I’m afraid I missed out on Bionicle almost entirely, as it started getting big right as I faded into my dark ages, and was mostly gone when I came back out of them. It’s a shame, really, since they had some incredible parts and a wide range of colors for those parts. That being said, I have always been a classic LEGO System guy, largely eschewing Technic and the ball-joint-based Constraction style for the old-fashioned stud connections. I usually scroll through photos of LEGO creations and skip past anything Bionicle-related, in fact. But sometimes a creation of that sort is so good, so perfectly balanced and detailed, that I cannot help but admire it. Such is this Toa by Anthony Wilson. The colors pop with the trans-pink in both the crystalline base and the accents of the figure, and the pose as she strides across the base exudes confidence and swagger.
Sweet Mayhem’s starship’s windscreen makes for an excellent shield, ready to deflect any attacks from an enemy. The glinting pink eyes shine out from behind the Matatu mask in a menacing manner that befits her name, Tuyet the Tyrant. The textures of the base, with the spaced-out 2×2 tiles and the greebles beneath, complements the presentation perfectly, but the highlight of the whole build for me is the midriff, so sleekly captured with the shoulder armor piece. It evokes the exposed stomach of so many heroines of nerdy fantasy games and comic books, yet in a way that still says that she’d kill you without a second thought, and easily, too.
Large spaceships get the geeky type quite excited, and we LEGO builders are some of the geekiest. Over the decades, this has lead to a standardized criteria of what qualifies as a large space ship – 100 studs in length. While I do love every large spaceship out there (as the especially geeky type of person I am), I wonder if this criteria has started to impede creativity. With an annual celebration of large LEGO spaceships (also known as SHIPs) every September, the bricks of the world have been concentrated to bring us many elongated spacecraft that quite often measure exactly or just over 100 LEGO studs long. What about bulkier 90 or 80-stud spaceships that so rarely get made? On the other side of the coin, this cultural phenomenon has been a great source of inspiration to builders who may not have otherwise built a big hunk of space metal, not even a medium sized one! Another point is that this common perception of what qualifies as “large” is a uniting factor in the community.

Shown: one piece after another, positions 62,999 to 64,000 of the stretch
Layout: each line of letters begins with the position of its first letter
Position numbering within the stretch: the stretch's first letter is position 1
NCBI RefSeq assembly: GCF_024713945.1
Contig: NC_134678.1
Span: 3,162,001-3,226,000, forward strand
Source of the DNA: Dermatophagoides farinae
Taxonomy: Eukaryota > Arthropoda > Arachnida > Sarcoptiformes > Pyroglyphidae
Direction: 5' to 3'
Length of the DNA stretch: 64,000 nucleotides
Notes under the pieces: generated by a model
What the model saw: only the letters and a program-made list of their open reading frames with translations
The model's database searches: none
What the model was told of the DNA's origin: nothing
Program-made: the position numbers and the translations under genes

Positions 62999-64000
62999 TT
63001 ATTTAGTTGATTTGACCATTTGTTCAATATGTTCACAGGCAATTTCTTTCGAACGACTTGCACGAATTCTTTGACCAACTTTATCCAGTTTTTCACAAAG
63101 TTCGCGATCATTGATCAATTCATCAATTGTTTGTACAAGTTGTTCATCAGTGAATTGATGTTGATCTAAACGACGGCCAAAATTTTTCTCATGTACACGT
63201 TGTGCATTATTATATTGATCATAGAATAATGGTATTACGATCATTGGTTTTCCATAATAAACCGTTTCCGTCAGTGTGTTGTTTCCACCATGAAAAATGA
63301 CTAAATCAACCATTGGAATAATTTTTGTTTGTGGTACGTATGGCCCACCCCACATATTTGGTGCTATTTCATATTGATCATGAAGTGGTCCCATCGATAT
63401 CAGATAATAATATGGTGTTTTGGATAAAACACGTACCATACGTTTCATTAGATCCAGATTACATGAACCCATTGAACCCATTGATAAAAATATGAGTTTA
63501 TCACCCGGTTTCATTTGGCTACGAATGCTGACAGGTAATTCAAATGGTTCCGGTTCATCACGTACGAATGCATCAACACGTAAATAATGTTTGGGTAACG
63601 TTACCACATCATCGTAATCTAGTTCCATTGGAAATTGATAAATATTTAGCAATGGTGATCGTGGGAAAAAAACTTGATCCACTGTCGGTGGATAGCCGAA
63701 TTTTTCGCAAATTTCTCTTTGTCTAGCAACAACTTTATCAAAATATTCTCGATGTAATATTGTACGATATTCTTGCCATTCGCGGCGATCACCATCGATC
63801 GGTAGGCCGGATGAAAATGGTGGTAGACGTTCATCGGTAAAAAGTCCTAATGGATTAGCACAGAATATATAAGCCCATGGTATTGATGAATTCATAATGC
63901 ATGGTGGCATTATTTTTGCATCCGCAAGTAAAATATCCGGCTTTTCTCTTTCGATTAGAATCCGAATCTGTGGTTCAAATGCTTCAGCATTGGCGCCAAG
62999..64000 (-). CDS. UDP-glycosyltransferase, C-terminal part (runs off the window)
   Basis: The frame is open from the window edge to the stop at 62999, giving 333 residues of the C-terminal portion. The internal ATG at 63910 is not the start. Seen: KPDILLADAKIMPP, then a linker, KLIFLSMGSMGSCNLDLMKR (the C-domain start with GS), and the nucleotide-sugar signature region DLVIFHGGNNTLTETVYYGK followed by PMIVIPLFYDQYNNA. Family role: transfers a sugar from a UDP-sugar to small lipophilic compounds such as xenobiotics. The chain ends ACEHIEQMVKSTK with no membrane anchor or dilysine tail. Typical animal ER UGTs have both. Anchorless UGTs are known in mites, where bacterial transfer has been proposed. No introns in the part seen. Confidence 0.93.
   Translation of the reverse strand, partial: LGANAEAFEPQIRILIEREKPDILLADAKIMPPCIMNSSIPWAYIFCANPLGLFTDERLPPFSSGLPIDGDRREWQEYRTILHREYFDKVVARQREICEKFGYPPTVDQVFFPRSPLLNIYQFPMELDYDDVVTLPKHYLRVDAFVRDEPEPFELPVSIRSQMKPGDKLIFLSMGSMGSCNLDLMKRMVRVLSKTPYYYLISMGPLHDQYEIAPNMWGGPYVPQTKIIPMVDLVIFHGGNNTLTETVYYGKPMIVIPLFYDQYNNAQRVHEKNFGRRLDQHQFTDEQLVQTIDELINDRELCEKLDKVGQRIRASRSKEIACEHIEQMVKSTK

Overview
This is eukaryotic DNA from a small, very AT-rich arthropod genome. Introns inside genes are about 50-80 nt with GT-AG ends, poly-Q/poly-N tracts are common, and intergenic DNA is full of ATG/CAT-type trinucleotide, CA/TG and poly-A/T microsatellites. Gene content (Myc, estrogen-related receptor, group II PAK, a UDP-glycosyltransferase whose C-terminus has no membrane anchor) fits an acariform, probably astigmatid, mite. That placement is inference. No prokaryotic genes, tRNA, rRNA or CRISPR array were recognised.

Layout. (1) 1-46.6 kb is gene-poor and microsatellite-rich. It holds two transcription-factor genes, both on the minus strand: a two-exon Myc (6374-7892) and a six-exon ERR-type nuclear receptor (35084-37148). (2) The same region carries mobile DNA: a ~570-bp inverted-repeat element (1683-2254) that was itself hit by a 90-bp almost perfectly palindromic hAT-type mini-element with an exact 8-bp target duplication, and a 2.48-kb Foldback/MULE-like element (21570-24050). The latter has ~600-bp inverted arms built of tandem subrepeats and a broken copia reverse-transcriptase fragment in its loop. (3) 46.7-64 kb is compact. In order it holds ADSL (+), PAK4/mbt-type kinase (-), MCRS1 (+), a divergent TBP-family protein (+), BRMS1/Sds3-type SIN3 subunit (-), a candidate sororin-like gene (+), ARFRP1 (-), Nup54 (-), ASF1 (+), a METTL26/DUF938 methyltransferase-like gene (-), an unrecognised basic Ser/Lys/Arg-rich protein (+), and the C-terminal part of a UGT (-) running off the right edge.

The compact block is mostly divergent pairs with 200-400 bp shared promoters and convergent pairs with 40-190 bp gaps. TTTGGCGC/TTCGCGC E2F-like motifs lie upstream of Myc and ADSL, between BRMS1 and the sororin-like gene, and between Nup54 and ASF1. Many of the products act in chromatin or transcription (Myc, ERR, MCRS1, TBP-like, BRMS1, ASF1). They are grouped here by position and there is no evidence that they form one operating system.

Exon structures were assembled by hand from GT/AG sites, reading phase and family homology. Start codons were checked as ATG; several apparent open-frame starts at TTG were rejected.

The third side of this (apparently three-sided) coin are builds that are basically the definition of an elongated spaceship, but still manage to impress immensely! Anthony Wilson brings us a creation that has some amazing textures, negative space and colour blocking. What I love most about Anthony’s Pelicon-3 is the bridge area, with windows on either side, revealing a busy interior filled with trophy minifigures.
Recently I wrote an article that mentioned there are a few names that spring to mind when considering LEGO-built characters. Another one of these prolific builders is Anthony Wilson. His newest creation is Aquasaurus, an impeccable display of form and function working so well together, that it hurts my head.
His incredible use of colour is always refreshing to see. This build harks back to the colour palate exclusively used for the Arctic City and Town sets, which I have always enjoyed. Relatedly, one thing that separates this from the pack, are those excellent gill fins, set in the ever-elusive teal. Though not made of many pieces in this elegant creature, the contrast it creates is brilliant. In a creation of such scale, articulation can also be a challenge to hide and keep functional. Wilsons subtle use of colour specific Bionicle parts, achieves this flawlessly, giving the limbs of this creature an exceptional pose. I find myself wondering how much this beast would weigh, as his use of balance on that black pillar is great, leaving only a tiny footprint of a base below.
For another look at Anthony Wilson’s beautiful use of colour, check out his Western Woods.